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March 1993

Acquired Ocular Visual Impairment in Children 1960-1989

Author Affiliations

From the Department of Paediatrics, Faculty of Medicine, University of British Columbia, Vancouver (Drs Robinson and Jan), and the Visually Impaired Program, British Columbia's Children's Hospital, Vancouver (Dr Jan).

Am J Dis Child. 1993;147(3):325-328. doi:10.1001/archpedi.1993.02160270087028

• Objective.  —To describe the causes, sites, and types of eye anamoly and associated handicaps in children identified in the last 30 years with ocular visual impairment of 20/200 (6/60) or worse in the better eye with correction.

Design.  —Trend study.

Study Population.  —Children in British Columbia younger than 19 years with visual loss diagnosed between January 1960 and December 1989 who were referred for multidisciplinary assessment.

Results.  —The incidence of acquired ocular visual impairment has decreased from 0.6 to less than 0.2 per 10 000 people aged 19 years or younger during the last 30 years. The most common cause was a genetic cause, followed by tumor, injury, infection and autoimmune disorders. Optic nerve atrophy and retinal disorders together resulted in more than 90% of all ocular lesions. Gender distribution revealed more males than females to be affected. Sixty-six percent of children had enough sight to read. The percentage of affected children with neurologic disabilities has increased overall in the last 30 years because more children with profound brain damage have survived.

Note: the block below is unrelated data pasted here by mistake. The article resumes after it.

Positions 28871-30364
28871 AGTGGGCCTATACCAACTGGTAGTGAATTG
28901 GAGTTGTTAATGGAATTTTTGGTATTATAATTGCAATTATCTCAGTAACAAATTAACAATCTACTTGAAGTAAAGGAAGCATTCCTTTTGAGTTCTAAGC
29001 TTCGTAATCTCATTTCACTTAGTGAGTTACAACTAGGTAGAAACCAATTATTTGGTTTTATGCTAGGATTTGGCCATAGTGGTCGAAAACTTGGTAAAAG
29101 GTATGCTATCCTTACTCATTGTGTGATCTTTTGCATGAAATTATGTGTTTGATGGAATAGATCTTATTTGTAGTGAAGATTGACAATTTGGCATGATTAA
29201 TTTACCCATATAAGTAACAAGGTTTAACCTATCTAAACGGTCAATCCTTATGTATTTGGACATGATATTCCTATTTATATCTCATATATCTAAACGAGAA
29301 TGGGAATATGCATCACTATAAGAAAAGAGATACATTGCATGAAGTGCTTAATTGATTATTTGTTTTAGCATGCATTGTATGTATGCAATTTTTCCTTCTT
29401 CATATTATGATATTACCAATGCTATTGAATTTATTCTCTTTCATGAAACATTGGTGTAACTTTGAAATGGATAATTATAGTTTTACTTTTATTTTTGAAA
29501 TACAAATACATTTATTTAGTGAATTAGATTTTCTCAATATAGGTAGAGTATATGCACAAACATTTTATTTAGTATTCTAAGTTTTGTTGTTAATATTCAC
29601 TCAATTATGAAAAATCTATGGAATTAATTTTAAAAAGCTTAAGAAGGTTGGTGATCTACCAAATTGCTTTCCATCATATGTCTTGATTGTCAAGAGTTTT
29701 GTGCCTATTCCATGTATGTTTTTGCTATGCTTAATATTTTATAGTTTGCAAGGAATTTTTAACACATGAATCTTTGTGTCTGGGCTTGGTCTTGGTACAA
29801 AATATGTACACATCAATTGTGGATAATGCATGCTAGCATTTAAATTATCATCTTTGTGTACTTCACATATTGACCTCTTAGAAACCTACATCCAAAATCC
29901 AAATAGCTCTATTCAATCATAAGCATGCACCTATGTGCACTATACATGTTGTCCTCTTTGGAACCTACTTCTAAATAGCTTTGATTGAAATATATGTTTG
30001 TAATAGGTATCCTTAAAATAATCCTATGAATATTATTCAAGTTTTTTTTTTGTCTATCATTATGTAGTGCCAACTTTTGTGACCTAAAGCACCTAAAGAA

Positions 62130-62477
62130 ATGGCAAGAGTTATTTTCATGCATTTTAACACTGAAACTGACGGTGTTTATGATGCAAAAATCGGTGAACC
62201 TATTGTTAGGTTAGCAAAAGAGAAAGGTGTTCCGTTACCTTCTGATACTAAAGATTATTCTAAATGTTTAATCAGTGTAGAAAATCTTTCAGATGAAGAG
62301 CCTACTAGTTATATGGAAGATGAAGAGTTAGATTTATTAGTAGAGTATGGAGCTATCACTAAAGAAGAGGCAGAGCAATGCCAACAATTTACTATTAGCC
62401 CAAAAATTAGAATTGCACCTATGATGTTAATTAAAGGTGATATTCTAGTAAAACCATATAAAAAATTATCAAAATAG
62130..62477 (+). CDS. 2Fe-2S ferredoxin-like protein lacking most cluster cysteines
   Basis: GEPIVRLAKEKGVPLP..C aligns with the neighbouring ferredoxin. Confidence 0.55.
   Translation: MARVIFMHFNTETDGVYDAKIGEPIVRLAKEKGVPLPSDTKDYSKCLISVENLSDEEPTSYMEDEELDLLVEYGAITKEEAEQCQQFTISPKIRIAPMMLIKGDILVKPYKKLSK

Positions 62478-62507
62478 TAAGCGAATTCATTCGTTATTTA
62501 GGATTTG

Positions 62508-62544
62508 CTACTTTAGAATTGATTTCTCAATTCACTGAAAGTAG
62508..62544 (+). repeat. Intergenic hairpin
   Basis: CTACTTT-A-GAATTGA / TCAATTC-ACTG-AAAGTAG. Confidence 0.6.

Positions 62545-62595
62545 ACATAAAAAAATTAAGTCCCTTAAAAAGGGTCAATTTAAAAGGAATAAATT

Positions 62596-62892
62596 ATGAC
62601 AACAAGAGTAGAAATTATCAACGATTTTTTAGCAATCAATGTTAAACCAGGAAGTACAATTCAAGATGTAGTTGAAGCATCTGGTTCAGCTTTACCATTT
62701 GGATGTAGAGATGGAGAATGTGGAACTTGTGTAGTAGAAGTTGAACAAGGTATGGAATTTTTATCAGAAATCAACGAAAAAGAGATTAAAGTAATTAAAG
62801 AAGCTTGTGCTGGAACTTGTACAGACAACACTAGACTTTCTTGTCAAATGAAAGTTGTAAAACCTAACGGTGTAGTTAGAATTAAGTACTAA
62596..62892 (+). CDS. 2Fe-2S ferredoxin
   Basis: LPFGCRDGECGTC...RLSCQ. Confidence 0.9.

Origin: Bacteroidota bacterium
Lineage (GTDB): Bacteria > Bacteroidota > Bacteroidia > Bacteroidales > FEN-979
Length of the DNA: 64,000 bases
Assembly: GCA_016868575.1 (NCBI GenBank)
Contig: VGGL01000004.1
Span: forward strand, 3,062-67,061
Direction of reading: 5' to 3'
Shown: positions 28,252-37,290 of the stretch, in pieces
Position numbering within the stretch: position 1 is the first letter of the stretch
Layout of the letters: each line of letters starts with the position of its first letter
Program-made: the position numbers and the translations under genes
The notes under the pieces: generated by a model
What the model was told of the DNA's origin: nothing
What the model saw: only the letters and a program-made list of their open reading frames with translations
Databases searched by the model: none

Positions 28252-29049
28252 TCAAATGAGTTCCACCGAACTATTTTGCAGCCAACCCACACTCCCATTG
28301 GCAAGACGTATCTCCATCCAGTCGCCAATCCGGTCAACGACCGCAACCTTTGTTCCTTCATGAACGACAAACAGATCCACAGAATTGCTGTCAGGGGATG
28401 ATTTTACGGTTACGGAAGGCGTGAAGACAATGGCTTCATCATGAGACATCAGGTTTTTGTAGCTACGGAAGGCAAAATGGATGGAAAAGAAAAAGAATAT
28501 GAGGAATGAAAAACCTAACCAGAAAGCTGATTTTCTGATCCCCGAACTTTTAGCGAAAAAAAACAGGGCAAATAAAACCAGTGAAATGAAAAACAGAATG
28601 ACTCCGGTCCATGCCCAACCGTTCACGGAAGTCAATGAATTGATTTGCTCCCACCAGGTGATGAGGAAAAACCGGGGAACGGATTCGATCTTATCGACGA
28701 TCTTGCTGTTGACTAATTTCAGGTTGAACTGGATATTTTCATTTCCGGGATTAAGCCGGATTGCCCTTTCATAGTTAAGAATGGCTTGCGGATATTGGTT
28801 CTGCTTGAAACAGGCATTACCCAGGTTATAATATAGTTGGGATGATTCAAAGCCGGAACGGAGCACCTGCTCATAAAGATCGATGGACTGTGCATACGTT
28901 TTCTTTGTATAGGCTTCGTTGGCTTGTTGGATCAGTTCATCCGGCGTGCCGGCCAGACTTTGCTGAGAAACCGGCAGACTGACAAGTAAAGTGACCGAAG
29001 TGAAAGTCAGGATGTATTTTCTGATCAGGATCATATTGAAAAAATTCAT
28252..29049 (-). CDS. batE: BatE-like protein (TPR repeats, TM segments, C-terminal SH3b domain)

Conclusions.  —Acquired ocular visual impairment is rare. The incidence of such impairment has been reduced by two thirds in the last 30 years. This decline has had little impact, however, because most cases of blindness are due to congenital conditions. The number of cases of acquired blindness is only one fourth that of congenital blindness, which has begun to increase again owing to the reemergence of retinopathy of prematurity.(AJDC. 1993;147:325-328)

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